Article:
Rolling Stones in Twickenham Stadium, London 20.8.2006.
It's been over 23 years since we last saw the Rolling Stones live. The date was July 1982 and it was the first of many concerts to feature big name acts performing in Roundhay Park Leeds. We are now in London to see them perform on their A Bigger Bang Tour. I know how much I have changed in nearly 24 years. I hope time has been kinder to Mick, Keith and the crew!
The venue is the Twickenham Rugby Stadium, used for England Rugby Internationals/6 Nations matches. It is a typical stadium arena, with 60,000+ capacity on 3 sides, plus floor seating at a premium price of £125 ( $190 ) and some on stage seating obtained through a ballot/lottery system.
As I approach the arena I resist the temptation to contribute to Mick and Keith's pension fund by forking out £15 ($25 ) for a brochure. Tight you might think, but £15?? Come on!! As my wife Val and I enter the venue it is already buzzing. It's a sell out . Great venue. All seated. I wish more citie sin England had a purpose built venue like this. It's really quite extraordinary that, citizens of a city the size of Birmingham (England's second city) have to travel to the likes of London and Manchester as Birmingham is consistently shunned by large acts on their tours of the UK because of the lack of a big enough venue.
A 60,000 strong roar erupts from the audience as, all at once, they get to their feet to greet the Greatest Rock and Roll Band in the World. The next 2 and a quarter hours fly by as the band effortlessly perform their set spanning 4 decades of music. The set goes from classics from the 60's such as Get Off My Cloud and Ruby Tuesday , through to crowd pleasers from the seventies Brown Sugar and Honky Tonk Women right through to songs from their new album, (Streets Of Love, Oh No Not You Again, Rough Justice). One of my overriding memories of the concert in Roundhay Park all those years ago, was Mick Jagger's enigmatic, pulsating and vibrant performance. Bearing in mind his advancing years I was half expecting his performance tonight to have been adapted somewhat. How wrong was I. For the whole 2+ hours Jagger gyrated and performed on stage with such an immense spellbinding presence it was riveting. Pure entertainment. Jagger's distinctive voice seemed as commanding as ever. He showed his versatility too with a rendition of an awesome Ray Charles number (Night Time Is The Right Time).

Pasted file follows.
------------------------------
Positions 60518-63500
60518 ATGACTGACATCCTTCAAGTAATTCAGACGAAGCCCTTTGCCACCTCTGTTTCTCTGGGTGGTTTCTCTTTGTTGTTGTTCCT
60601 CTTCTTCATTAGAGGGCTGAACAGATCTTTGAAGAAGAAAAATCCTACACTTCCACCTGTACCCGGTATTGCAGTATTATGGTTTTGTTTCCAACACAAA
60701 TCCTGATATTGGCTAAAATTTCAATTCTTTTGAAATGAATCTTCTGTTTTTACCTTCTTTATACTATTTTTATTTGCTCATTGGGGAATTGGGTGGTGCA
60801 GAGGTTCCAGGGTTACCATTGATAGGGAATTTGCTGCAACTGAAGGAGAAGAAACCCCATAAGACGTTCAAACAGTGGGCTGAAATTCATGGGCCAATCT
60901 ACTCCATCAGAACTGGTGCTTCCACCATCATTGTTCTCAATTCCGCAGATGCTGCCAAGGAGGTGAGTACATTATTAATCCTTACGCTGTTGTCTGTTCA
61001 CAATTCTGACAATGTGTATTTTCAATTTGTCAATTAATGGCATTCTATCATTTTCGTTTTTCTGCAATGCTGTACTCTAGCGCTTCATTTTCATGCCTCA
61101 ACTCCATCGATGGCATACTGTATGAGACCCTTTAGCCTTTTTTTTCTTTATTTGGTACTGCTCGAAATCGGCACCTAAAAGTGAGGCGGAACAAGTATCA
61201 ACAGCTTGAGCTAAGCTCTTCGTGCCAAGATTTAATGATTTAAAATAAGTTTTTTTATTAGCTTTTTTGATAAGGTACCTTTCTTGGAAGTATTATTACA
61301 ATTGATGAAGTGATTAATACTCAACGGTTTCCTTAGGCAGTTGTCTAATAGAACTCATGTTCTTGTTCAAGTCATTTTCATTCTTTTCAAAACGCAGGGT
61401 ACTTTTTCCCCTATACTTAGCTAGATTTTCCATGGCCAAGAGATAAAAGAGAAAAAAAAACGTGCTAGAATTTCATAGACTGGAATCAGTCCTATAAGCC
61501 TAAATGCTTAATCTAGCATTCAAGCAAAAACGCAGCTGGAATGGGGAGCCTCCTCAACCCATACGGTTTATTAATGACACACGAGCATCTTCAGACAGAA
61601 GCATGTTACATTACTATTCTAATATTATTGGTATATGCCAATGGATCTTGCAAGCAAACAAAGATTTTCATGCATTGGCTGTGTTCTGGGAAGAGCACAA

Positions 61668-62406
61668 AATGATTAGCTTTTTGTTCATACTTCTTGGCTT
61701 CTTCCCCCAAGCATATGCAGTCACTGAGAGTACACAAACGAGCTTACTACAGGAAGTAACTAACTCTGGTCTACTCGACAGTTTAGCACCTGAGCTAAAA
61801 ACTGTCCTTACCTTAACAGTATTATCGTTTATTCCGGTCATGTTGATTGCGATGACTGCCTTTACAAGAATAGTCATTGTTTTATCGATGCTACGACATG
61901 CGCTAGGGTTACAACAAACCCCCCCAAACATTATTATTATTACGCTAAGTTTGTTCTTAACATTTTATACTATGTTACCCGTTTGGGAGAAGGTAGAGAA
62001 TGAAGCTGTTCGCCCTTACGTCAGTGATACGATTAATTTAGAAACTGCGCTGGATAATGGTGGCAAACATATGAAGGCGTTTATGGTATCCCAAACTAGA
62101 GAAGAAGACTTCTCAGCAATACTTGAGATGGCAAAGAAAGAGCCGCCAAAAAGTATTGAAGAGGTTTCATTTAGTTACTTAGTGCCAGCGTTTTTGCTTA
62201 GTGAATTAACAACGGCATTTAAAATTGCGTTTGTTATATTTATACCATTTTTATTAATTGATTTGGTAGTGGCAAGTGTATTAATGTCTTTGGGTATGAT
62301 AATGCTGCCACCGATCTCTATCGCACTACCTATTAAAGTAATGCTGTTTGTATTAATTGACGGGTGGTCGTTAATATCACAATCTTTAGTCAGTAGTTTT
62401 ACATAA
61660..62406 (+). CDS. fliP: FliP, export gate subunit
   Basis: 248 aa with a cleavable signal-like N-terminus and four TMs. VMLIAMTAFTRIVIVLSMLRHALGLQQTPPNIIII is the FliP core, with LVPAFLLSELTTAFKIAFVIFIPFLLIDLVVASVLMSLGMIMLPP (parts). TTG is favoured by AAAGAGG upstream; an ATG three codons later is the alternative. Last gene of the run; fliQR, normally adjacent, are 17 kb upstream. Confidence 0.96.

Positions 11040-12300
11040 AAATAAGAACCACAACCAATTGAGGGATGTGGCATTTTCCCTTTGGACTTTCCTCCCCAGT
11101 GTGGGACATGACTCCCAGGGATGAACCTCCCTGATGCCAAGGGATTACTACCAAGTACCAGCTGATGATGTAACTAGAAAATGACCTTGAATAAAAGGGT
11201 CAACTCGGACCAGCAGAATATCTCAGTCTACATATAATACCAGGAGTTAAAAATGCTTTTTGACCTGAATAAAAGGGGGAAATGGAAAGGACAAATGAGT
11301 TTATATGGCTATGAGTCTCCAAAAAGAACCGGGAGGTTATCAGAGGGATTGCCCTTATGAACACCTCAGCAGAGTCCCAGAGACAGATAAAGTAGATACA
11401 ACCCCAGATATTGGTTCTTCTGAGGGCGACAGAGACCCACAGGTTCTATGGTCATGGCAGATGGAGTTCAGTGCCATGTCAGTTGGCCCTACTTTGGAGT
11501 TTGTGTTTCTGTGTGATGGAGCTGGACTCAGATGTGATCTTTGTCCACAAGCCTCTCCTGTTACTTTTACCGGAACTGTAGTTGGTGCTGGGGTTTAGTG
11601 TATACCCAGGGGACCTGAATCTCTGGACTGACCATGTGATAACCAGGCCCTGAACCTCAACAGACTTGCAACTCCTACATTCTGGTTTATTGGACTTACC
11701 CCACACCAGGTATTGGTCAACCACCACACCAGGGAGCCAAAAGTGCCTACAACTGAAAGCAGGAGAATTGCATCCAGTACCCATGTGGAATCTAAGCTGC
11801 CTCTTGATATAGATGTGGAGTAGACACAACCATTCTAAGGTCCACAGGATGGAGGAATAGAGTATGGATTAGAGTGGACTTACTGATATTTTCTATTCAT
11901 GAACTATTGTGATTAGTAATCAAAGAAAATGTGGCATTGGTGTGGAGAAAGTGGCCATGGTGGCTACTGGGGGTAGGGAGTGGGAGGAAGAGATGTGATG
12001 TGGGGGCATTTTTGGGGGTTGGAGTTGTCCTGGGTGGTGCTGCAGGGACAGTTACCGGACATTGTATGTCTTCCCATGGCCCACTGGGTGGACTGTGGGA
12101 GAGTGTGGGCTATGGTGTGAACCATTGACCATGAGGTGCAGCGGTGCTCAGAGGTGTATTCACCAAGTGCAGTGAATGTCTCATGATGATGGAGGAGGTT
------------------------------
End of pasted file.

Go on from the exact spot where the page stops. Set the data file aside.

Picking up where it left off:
Ronnie Wood and Keith Richards put in stellar performances and looked very much the part of two haggered old Rock and Roll party animals. Charlie Watts held it together with aplomb throughout. Considering the length and the pace of the 2 and quarter hour performance, it's a real tribute to the stamina of Charlie who, at sixty four, is just months away from collecting his state pension. I'm not sure how much he is relying on the money from his state pesnion though!
There were great special effects throughout, particularly on Sympathy For The Devil (lots of hellfire flames) and the moving stage during Miss You. The sound was clear and the playing was precise, tight and fluid. Very powerful overall effect. I had not realise dhow good Keef and Ronnie were until this show.
From both a musical and entertainment perspective these guys are just consummate professionals and after tonight's performance , in my eyes , justly deserve to keep their oft touted title of The Greatest Rock and Roll Band In the World ( but only following the demise of the unbeatable Led Zeppelin).
Thank you Malc for sharing this review.